Exhibition preview: Julian Stair, Quietus: The Vessel, Death and the Human Body, National Museum Cardiff, Cardiff, April 6 – July 7 2013
Commissioned by Middlesbrough’s MIMA, destined for Winchester Cathedral and currently under the scrutiny of National Museum Wales’ archaeologists, potter and writer Julian Stair’s Quietus is an exploration of death and burial.
© Photo: Jan Baldwin
But rather than resonating a sense of the macabre, it positions the deathly ceremonial as an opportunity to celebrate life.
“There is an age-old relationship between pottery and human burial rituals,” observes Andrew Renton, the Head of Applied Art.
“At National Museum Cardiff we use the archaeology collection to make connections between Julian Stair’s work and pottery used in burials by the people of ancient Wales.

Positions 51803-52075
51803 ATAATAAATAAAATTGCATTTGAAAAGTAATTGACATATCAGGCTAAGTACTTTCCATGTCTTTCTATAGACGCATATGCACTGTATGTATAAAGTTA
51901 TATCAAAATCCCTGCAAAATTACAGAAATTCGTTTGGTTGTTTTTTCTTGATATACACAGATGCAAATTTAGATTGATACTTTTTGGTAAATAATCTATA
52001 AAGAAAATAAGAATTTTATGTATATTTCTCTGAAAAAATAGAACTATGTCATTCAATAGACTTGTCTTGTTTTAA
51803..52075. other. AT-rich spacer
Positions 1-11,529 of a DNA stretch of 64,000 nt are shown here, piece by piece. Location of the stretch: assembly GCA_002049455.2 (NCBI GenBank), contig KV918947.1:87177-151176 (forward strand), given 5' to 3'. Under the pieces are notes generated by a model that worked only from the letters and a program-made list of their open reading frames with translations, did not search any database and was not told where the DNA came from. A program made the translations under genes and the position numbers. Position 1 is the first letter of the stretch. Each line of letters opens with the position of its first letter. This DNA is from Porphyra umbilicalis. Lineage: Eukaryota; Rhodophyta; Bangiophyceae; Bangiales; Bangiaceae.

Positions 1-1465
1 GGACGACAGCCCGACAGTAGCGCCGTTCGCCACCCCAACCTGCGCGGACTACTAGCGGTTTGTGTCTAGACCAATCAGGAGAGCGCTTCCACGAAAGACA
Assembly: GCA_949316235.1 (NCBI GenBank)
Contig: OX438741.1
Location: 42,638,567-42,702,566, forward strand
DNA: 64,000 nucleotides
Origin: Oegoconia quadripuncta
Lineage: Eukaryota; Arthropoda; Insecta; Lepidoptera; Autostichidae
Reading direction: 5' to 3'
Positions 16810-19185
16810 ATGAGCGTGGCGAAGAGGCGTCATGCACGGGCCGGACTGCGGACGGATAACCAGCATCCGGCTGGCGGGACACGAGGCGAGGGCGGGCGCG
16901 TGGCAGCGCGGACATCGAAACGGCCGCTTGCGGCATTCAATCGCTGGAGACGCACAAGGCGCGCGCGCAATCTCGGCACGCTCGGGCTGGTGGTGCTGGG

“It is a spectacular and ground-breaking exhibition, as well as a deeply moving and personal one.”
Stair is a dextrous artist. He specialises in site-specific installations, but the scale of his works range from the domestic to the monumental, realised in stoneware, porcelain and brick clay.
Curators say his funerary vessels – created over ten years – are “very beautiful”, with a focus on the containment of perished bodies, cinerary jars and life size sarcophagi.
- Open 10am-5pm (closed Monday). Admission free. Follow the museum on Twitter @museum_cardiff.